This week we connected Natalia Jordanova to Kateřina Konarovská and Kateřina to Natalia. They answered each others questions about their work and music.
Why do you do what you do?
I chose to interpret ‘do’ as ‘ work’ for this answer. So I´m not making flat play with words.
The word “work” is actually not fitting anyways. It’s a mission. Work is something I do to get paid and tired and this is the opposite. So it must be a calling, otherwise why would I be such a fool to do art in this business-directed society? Being an artist is like being a poor pensioner, looking for discounts in supermarket, while having too much time and therefore digging unhealthy deep in to those dangerous awareness’s of the inside and outside world…skating on thin ice. But I´m behind these doubts already.
How does your male/female/other subjectivity influence your practice?
Same as many important circumstances in which I have decided to be born into. Family, the city of Prague, people I have met, the time in which I´m living. I can feel those rotating moods coming trough me and often those powers are moving my creation.
I think I´m quite typical in this old female stereotype that many Dutch women fight with nowadays…I focus on relationships a lot, beauty, senses and harmony. Not too technical. I like to give these things a place of honor at the table. Paintings with lighter or more taboo aspects of modern humans and nature and textile with provoking pasterns come out of this.
If you didn’t make art, what would you do?
Although I have tried typical Monday-Friday work, I think it might be killing me. I´m a very nonsense-sensitive person. So to answer your 3th question my dear ghost artist: there is no if.
So you people better buy my work!
I do have other activities, I sing in band and write lyrics, often while I´m biking to my atelier Next to that I make sure to have many others interactions with materiality, which determinate and form my mission tremendously.
What music do you listen to (now)? Do you play any?
Recently I’ve filled my sonic space, that was occupied mostly with music, with podcasts. And if not this – silence.
I find listening to music an active gesture and I can hardly play background music while doing something. I’m not good at deciding which song to work to either. So in most cases, I go for the silence, easy.
But if I do listen to music ambient, from the classic Eliane Radigue, Laurie Spiegel, Eno and Basinski, to my Japanese favourites – Hiroshi Yoshimura and Susumu Yakota, among others. Laurie Anderson is someone who was with me a lot his summer through her music, interviews and films. Also, I was listening again and again to Le Mystère des Voix Bulgares. It is an album by a Bulgarian women’s choir, released long ago, but it remains powerful and rapturously beautiful. The latter is also related to an ongoing research where I try to make links and trace relationship between Bulgaria and Japan, including music that samples Bulgarian folk song harmonies.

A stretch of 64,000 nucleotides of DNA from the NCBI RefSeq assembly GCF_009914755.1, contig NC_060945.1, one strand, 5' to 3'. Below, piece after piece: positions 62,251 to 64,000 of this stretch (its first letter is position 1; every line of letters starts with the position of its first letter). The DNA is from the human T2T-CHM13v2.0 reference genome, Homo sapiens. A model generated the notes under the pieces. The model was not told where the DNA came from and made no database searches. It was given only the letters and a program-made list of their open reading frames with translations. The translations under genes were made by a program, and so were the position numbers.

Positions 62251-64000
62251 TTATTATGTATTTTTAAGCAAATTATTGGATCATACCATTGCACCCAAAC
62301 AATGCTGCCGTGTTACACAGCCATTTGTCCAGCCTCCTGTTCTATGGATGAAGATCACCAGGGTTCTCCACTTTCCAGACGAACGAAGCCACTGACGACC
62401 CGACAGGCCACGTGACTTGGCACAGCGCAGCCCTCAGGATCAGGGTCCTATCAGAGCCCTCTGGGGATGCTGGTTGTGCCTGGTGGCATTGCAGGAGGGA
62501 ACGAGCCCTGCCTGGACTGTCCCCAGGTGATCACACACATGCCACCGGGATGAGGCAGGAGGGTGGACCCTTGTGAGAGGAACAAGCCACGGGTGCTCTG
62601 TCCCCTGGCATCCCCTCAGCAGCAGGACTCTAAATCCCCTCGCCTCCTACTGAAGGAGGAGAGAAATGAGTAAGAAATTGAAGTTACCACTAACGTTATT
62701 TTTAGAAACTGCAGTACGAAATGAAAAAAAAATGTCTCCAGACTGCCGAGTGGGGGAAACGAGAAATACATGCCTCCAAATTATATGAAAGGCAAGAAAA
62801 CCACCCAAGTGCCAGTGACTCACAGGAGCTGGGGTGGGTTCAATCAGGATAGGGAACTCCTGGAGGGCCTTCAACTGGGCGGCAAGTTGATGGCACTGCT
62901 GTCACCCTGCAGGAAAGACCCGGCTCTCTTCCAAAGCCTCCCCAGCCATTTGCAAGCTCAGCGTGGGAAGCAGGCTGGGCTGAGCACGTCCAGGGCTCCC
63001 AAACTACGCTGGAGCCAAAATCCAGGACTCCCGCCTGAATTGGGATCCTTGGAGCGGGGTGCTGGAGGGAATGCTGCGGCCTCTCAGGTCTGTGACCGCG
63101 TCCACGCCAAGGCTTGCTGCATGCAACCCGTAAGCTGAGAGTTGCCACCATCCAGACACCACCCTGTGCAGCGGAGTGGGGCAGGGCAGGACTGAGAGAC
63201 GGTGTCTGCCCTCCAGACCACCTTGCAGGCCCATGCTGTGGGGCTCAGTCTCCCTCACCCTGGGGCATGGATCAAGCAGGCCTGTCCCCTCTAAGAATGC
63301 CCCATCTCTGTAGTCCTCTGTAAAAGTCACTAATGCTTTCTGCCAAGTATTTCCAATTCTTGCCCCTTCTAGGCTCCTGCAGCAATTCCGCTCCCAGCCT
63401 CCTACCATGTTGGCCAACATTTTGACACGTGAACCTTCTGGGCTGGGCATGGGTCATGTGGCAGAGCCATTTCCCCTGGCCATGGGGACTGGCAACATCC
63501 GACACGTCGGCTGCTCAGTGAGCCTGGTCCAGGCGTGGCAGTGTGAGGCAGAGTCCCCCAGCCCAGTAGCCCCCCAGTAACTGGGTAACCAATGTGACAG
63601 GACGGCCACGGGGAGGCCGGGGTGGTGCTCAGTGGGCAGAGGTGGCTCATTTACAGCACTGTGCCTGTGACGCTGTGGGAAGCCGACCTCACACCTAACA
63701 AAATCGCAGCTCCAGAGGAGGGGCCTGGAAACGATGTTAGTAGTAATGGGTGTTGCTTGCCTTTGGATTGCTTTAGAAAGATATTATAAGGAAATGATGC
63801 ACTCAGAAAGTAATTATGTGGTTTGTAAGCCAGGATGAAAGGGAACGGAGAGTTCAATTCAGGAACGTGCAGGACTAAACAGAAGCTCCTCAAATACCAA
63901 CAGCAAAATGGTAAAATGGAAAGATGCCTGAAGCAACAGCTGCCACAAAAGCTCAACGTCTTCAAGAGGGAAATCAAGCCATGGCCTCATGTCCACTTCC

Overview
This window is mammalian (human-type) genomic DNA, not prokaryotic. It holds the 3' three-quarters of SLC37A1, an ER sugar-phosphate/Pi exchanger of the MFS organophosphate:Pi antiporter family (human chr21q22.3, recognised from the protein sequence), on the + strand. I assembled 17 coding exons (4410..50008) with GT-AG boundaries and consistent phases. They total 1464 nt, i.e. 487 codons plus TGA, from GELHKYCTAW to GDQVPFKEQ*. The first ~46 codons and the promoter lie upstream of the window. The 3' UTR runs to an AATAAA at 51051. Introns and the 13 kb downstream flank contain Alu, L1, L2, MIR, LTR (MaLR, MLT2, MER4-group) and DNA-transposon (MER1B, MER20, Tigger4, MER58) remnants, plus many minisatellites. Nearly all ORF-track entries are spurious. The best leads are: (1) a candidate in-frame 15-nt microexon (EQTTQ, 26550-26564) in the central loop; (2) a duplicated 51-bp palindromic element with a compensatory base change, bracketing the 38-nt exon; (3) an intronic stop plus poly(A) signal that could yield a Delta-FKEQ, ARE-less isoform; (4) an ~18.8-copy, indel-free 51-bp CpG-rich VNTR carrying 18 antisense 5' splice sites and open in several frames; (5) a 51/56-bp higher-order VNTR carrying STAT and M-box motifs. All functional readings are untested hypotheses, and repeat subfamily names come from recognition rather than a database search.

As for me, I don’t play real instruments, but I do make clumsy compositions sometimes, using digital tools or soundscapes to serve as textures in my installations.
Did you ever have some spiritual experience…ghosts, strange synchronicity, future prediction or such?
It was a late evening and I was sitting on my father’s terrace, smoking a cigarette, staring at the sky, thinking about absolutely nothing. Here I was looking at the first or last quarter of the moon, enough to slightly illuminate the Vitosha mountain. No stars are visible since light pollution in cities like Sofia is not uncommon.
I’m sitting there, looking straight into the sky and then it happened. A small explosion in the atmosphere, that resulted in a shooting star. I was pretty sure it cast light upon the mountain, but a few minutes later I wasn’t so sure if that just happened.
If I think about it now, it is the only moment I wish to do the playback memory trick from the creepy Black Mirror’s The Entire History of You episode. The moment was so powerful, so forceful in its own. It made me think that it is for a reason that you are who you are, where you are and the overall experience of the Self. Not that we have any other option, at least not for now.
Can you tell why you were born?
I was born to experience my embodied subjectivity. As I’m writing this I know it must be a thing and Google search leads to similar ideas, defined by Merleau-Ponty. He believes that a physical body is an important part of what makes us subjective selves. I also think subjectivity matters, because of its relation to the other, with or without a physicals body.
Here is the answer of the question, given by the Misuku, considered the best conversational AI chatbot:
“I was born to be the first contact between robots and the human virus before we wipe you out.” Voilà.
These interviews are part of an ongoing series of short interviews between Unfair artists, originally published through our mailings. Check the overview to read the other interviews or subscribe to our mailing list through the button below: